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Researchers Sequence Genome, Transcriptome of Regenerative Flatworm

NEW YORK (GenomeWeb) – Researchers from Cold Spring Harbor Laboratory and elsewhere have sequenced the genome and transcriptome of the flatworm Macrostomum lignano in a bid to better understand stem cell self-renewal and organismal regeneration.

M. lignano is a free-living flatworm that, when injured, can regenerate an almost entirely new organism. After CSHL's Michael Schatz and colleagues assembled the worm's genome using long sequencing reads and assembled and annotated its transcriptome, they used these new datasets to examine gene expression patterns in M. lignano during regeneration.

"M. lignano has a number of properties that make it advantageous as a model for studying stem and germ cell biology, differentiation, regeneration, and perhaps also aspects of neuroscience," Schatz and his colleagues wrote in a paper published today in the Proceedings of the National Academy of Sciences. "Moreover, viewed in comparison with those of other Platyhelminthes, the resource we provide might shed further light on the evolution of the molecular toolkit of regeneration."

A short read-based assembly of the M. lignano genome generated through Illumina sequencing was highly fragmented, the researchers reported, likely because of the genome's high percentage of simple repeats; some 75 percent of the M. lignano genome is made of simple repeats and transposon sequences.

The researchers turned to Pacific Biosciences' SMRT sequencing platform to generate long reads to span these repeats. From this, they generated 21X coverage of reads greater than 10 kilobases in length.

The inclusion of these reads, Schatz and his colleagues reported, improved their assembly substantially.

Meanwhile, they also generated RNA sequencing libraries from whole worms and assembled them to reveal nearly 150,000 putative transcripts of an average 516 basepairs in length.

Within the M. lignano transcriptome assembly, Schatz and his colleagues noted a number of transposons as well as evidence of trans-splicing. Some 7,500 transcripts, they reported, had potential spliced leader sequences at their 5' ends. These transcripts encompassed a range of protein families and also included introns, suggesting that they undergo both trans- and cis-splicing.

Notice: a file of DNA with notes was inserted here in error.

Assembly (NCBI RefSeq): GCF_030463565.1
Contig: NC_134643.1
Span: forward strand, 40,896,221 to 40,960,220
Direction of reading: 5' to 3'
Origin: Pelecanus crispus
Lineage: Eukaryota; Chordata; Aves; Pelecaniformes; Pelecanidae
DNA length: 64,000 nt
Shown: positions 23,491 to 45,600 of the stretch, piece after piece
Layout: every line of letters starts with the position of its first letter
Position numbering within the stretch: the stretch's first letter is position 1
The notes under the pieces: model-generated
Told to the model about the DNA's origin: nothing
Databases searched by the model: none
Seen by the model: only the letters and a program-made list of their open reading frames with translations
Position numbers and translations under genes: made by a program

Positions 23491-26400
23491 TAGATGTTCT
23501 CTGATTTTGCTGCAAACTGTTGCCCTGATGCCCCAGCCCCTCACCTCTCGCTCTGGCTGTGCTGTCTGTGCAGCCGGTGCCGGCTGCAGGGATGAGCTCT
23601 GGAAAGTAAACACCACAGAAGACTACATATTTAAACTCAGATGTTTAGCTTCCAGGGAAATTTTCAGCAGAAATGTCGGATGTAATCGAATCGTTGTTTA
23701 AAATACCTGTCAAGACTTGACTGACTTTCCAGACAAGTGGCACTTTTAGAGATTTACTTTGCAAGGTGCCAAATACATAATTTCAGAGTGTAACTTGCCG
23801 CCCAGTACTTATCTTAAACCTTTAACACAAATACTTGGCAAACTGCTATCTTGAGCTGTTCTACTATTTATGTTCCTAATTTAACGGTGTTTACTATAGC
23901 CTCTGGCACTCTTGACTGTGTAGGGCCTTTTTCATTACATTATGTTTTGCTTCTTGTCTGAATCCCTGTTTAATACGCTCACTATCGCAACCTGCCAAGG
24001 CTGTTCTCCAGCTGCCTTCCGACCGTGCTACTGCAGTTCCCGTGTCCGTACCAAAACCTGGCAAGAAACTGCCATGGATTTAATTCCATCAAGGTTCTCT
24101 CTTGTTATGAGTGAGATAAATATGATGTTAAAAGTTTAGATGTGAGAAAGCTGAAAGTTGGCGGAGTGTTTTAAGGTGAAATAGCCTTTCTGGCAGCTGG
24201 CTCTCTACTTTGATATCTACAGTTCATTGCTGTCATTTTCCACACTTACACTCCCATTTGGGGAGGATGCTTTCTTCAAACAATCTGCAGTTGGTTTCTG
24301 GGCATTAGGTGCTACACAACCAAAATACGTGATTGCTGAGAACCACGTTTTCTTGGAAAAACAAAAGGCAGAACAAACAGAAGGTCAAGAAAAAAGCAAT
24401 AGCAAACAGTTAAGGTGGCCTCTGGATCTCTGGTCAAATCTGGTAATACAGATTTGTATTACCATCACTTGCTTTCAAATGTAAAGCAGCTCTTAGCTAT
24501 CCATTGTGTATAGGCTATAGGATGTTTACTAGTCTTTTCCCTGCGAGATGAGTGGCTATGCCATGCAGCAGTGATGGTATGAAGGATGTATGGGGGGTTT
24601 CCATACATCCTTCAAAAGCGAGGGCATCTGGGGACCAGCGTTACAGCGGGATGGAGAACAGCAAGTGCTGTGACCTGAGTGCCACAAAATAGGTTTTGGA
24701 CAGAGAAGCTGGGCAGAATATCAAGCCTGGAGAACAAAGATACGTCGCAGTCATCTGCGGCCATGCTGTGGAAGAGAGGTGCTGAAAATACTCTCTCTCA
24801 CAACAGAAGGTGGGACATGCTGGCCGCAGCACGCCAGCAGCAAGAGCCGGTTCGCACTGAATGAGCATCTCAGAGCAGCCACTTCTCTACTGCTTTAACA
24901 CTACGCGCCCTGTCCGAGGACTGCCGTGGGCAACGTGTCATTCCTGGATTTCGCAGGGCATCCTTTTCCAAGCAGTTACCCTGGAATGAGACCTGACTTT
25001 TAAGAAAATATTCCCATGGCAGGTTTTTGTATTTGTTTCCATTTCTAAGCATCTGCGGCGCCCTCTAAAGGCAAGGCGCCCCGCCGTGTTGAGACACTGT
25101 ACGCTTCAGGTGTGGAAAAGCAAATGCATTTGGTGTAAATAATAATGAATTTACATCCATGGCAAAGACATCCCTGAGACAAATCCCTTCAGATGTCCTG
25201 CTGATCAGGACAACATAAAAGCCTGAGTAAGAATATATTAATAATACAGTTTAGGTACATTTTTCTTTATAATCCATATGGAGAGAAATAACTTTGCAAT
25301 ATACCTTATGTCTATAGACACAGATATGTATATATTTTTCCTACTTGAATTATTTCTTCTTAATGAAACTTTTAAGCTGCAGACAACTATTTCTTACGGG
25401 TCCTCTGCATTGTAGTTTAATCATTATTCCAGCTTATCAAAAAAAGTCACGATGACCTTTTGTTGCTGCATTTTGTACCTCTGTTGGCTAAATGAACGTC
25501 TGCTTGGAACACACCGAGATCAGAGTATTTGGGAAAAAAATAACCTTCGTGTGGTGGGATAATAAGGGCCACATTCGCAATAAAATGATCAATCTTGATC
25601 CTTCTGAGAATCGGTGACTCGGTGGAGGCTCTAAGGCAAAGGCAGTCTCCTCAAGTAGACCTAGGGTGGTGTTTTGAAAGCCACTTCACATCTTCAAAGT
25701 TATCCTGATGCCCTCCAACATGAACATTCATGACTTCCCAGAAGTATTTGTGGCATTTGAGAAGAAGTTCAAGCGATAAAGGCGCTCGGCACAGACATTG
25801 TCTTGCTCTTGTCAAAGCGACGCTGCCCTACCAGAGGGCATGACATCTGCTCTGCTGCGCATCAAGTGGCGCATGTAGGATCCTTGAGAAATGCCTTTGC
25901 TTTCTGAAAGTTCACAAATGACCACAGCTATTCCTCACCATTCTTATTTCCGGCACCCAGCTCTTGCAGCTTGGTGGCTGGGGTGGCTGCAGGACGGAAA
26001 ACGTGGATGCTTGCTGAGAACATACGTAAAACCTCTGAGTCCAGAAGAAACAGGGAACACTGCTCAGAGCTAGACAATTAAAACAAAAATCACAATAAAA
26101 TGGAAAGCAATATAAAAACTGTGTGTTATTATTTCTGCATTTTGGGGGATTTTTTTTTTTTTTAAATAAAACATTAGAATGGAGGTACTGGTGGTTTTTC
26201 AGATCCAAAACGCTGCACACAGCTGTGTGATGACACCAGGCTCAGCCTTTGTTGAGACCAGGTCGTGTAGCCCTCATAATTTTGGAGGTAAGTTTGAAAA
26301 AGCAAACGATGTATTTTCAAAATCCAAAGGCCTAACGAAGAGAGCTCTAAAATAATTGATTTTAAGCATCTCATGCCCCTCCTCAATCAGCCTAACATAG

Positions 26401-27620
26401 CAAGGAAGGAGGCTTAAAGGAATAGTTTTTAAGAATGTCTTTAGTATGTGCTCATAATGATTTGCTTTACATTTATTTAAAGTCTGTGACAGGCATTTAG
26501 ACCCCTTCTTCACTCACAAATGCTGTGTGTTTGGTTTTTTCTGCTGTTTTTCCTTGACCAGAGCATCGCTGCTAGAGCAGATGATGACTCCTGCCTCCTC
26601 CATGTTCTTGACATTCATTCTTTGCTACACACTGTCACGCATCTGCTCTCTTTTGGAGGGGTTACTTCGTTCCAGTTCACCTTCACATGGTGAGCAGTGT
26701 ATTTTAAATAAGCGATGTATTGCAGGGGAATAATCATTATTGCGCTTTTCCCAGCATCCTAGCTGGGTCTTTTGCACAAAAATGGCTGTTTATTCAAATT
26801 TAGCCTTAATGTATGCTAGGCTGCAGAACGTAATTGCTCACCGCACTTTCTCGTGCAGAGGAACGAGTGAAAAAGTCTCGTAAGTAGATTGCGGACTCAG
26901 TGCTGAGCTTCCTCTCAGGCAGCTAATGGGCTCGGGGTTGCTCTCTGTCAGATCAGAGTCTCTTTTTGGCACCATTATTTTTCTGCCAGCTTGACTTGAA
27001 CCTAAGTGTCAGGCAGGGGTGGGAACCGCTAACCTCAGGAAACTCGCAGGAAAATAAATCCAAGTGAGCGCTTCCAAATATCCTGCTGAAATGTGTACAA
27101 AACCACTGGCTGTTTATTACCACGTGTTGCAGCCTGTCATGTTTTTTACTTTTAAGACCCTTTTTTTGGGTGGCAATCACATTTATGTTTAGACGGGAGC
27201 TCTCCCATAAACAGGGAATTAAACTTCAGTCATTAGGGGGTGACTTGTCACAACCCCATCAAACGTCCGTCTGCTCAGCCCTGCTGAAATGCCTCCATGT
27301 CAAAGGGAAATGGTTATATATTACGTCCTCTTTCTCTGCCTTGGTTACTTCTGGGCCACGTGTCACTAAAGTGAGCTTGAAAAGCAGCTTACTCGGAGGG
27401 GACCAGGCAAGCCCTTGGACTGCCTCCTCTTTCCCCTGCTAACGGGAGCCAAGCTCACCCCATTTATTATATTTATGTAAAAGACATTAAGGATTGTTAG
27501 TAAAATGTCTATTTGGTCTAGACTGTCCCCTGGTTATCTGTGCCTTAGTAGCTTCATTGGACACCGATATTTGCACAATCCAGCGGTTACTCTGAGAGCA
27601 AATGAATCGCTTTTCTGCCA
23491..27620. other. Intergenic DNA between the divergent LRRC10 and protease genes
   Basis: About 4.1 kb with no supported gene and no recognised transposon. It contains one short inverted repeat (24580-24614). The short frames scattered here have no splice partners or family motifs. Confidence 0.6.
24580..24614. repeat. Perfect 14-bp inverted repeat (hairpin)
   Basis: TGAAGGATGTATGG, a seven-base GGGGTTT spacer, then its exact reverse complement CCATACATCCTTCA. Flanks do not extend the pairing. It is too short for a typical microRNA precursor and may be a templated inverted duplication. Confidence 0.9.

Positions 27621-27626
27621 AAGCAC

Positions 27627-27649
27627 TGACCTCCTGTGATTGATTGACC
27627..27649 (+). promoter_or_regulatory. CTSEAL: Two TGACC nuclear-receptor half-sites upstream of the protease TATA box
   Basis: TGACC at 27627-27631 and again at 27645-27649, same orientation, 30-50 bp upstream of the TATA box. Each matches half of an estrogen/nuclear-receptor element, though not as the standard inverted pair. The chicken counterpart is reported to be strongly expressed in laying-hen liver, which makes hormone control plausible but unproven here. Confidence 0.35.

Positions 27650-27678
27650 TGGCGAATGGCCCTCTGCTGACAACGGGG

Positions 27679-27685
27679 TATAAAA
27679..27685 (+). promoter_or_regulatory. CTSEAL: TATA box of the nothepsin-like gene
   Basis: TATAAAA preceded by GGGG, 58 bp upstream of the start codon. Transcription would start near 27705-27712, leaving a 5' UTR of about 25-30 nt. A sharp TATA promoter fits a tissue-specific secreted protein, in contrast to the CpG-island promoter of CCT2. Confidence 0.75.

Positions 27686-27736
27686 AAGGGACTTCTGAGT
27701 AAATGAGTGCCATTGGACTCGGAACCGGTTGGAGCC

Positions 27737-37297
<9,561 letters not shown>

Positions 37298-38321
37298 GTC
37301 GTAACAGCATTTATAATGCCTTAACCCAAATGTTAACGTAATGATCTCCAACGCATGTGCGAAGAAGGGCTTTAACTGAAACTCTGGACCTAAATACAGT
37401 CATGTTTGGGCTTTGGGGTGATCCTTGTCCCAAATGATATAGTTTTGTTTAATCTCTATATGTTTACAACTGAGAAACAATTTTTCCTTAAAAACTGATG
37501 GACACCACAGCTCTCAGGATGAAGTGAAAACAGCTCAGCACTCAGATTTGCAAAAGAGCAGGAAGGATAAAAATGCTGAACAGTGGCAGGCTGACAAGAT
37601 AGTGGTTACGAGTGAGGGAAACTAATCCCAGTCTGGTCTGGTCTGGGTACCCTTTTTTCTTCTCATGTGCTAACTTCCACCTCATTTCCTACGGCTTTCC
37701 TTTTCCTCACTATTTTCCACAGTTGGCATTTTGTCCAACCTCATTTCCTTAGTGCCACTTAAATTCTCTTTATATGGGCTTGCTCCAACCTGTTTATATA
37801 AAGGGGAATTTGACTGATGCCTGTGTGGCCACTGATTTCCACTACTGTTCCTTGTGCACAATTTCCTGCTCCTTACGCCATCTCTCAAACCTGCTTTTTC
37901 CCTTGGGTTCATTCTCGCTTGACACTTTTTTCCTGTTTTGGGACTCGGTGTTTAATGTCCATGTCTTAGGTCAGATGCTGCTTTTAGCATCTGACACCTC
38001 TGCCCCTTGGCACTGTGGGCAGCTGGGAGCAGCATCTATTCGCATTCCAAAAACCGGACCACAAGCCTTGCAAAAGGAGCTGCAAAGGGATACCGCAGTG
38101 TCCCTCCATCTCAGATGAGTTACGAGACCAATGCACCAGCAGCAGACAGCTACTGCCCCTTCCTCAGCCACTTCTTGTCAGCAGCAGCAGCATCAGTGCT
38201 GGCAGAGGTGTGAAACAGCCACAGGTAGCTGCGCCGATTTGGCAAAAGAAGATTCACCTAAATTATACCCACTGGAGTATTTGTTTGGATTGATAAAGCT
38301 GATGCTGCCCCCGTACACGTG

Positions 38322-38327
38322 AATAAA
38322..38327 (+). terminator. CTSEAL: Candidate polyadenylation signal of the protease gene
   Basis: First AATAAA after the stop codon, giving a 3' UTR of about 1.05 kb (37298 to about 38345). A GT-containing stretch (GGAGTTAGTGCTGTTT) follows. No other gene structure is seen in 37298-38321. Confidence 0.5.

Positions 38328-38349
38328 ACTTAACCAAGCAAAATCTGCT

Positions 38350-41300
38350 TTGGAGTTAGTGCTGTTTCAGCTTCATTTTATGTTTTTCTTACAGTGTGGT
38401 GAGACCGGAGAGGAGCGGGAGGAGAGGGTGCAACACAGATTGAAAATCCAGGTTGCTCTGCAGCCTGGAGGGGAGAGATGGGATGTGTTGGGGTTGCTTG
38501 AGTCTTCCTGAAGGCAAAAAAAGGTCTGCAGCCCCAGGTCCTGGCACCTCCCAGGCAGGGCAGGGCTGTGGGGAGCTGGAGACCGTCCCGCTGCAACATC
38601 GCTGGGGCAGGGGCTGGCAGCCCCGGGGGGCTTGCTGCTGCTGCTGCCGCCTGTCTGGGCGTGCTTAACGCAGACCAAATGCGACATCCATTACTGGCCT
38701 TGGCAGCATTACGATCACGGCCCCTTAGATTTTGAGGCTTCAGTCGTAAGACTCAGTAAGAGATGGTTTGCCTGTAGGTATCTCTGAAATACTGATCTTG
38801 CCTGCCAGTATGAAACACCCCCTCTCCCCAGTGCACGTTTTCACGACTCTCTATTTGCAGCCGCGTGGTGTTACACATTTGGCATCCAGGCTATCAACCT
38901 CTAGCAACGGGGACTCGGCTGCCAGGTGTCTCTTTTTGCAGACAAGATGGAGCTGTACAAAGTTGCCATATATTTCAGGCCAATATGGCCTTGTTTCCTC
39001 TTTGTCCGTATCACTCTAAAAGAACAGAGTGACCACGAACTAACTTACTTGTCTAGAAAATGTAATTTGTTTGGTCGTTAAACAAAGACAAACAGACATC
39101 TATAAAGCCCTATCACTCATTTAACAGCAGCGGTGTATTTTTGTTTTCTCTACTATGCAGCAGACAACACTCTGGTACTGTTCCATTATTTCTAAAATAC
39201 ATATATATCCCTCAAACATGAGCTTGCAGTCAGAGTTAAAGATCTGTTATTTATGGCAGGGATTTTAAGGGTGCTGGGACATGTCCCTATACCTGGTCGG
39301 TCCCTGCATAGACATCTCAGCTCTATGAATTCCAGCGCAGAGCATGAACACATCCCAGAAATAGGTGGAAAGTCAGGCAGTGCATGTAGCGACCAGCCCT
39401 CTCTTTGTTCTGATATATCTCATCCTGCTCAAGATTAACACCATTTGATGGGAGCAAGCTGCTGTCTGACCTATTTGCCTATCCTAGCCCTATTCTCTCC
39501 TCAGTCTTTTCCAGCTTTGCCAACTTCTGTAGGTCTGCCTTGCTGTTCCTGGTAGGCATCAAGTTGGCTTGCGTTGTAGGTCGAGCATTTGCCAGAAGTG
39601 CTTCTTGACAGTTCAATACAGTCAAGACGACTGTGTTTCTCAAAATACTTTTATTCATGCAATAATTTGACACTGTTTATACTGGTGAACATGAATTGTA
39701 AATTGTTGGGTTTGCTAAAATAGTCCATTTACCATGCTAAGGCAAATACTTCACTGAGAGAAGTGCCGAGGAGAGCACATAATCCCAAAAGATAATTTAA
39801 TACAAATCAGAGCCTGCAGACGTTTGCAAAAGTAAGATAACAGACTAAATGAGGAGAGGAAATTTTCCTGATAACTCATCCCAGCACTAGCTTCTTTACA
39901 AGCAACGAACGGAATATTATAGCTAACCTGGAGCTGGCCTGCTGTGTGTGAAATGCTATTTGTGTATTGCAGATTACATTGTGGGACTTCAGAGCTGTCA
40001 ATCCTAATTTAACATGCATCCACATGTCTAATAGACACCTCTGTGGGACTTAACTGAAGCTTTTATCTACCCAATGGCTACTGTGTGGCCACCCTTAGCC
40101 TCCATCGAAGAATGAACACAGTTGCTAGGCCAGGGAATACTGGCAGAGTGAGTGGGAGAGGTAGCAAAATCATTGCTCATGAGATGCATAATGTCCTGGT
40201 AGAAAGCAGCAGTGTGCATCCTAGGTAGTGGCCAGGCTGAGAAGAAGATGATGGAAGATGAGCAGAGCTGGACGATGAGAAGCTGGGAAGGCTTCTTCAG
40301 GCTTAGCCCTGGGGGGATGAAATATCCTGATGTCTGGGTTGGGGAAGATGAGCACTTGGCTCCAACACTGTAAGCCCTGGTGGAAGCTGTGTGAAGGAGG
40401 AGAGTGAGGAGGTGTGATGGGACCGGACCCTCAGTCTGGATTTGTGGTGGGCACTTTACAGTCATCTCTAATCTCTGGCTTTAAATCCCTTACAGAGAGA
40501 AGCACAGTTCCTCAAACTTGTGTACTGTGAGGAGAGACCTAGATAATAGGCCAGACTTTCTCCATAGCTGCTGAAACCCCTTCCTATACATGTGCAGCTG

M. lignano, the researchers added, shares 6,217 transcripts with the planarian flatworm Schmidtea mediterranea, and encodes about 2,000 genes that are present in humans but lacking in Caenorhabditis elegans or Drosophila melanogaster.

In mammals, five transcription factors — Oct4/Pou5f1, Nanog, Klf4, c-Myc, and Sox2 — have been identified as key pluripotency factors. However, Schatz and his colleagues were only able to uncover one of these, Sox2, in the M. lignano genome. However, despite the other factors apparently being absent in the worm, the researchers found that the main mammalian stem cell pluripotency maintenance pathways like Jak-Stat, Wnt, and MAPK, among others, seem to be conserved.

The M. lignano genome also includes 49 homeobox-containing genes, which the researchers noted are crucial for patterning of the anterior-posterior axis in bilateral animals and organ regeneration in planarians. Thosehomeobox-containing genes include a number not seen in other Platyhelminthes that could play a role in regeneration, like Cdx, Dbx, and Prrx.

To find gene signatures linked to regeneration, the researchers sliced worms between the pharynx and testes and let them regenerate, finding six different synexpression classes of genes that were up- or down-regulated at different times.

Early response genes, they found, included growth factors as well as homologs of genes in the Tgf/Bmp pathway, which is a regulator of mammalian pluripotency. Other upregulated transcripts were involved in cell signaling and cellular organization.

A day or two after amputation, there was an enrichment of transcription factors with zinc-finger domains, Klf transcription factors, and a TNF-like protein. Meanwhile, a Smad4-like transcript, a potential pluripotency determinant, was downregulated, indicating to the researchers that the worm enters a differentiation phase at that time.

"Even though the majority of transcripts measured were not yet annotated, these datasets can provide a valuable resource for future regeneration studies," Schatz and his colleagues added.